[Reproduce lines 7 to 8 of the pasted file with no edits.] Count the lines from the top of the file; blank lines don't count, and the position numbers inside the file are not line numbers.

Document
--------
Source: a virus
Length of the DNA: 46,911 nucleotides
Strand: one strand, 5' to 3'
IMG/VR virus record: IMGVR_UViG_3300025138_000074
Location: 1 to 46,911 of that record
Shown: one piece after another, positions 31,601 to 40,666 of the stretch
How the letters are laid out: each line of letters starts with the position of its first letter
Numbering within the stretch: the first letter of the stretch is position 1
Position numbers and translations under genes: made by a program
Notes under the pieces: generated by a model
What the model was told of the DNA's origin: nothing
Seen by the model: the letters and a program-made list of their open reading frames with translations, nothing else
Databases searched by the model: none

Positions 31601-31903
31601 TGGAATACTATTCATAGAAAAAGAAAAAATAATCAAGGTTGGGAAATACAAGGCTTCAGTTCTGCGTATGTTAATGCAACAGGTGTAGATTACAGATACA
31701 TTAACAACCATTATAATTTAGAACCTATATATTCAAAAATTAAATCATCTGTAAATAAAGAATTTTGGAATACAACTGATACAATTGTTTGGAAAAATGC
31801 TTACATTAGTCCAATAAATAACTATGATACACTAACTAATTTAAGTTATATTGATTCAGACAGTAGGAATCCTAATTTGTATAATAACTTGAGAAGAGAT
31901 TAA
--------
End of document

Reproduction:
How the letters are laid out: each line of letters starts with the position of its first letter
Numbering within the stretch: the first letter of the stretch is position 1